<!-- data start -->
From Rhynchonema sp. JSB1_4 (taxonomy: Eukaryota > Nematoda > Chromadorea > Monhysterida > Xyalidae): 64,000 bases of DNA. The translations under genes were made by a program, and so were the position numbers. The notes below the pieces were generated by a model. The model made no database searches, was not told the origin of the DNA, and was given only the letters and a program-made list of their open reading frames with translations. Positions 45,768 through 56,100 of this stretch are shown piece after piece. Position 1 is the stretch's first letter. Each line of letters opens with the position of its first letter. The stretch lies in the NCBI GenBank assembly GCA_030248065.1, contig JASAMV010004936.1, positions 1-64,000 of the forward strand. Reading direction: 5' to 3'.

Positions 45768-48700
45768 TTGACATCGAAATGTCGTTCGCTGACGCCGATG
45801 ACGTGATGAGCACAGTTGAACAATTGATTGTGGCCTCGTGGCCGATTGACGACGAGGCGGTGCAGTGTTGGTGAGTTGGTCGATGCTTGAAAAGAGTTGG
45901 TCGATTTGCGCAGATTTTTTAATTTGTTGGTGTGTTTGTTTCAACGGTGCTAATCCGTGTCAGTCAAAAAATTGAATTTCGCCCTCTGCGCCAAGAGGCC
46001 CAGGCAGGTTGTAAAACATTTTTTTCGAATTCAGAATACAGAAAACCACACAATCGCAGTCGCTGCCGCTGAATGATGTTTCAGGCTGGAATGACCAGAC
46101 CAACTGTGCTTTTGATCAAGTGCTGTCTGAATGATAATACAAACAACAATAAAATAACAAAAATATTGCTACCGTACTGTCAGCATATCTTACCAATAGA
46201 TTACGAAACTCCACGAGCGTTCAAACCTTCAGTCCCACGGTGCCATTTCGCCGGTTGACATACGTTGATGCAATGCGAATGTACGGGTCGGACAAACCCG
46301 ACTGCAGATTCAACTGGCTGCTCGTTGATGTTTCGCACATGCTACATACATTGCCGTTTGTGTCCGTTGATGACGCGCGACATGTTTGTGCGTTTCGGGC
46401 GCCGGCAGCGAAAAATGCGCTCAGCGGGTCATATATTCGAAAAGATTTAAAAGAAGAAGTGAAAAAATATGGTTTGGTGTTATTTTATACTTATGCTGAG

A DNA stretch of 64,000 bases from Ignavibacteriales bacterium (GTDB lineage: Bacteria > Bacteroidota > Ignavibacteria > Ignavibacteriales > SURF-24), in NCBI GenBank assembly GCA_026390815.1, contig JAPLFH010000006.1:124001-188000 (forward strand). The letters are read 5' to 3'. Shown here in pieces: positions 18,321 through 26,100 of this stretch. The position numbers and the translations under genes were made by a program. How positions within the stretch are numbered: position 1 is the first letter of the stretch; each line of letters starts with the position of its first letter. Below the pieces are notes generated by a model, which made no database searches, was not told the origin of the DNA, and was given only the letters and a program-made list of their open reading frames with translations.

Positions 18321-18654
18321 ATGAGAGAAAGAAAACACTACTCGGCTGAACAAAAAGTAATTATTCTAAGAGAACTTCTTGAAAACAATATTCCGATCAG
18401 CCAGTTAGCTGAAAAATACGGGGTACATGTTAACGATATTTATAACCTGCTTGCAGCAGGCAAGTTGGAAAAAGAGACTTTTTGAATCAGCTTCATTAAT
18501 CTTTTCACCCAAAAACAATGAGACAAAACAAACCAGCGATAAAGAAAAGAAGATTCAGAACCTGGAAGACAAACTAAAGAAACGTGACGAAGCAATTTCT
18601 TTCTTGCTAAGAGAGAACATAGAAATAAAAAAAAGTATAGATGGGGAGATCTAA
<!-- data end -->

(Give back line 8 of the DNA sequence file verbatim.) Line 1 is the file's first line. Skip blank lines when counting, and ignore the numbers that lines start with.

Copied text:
46201 TTACGAAACTCCACGAGCGTTCAAACCTTCAGTCCCACGGTGCCATTTCGCCGGTTGACATACGTTGATGCAATGCGAATGTACGGGTCGGACAAACCCG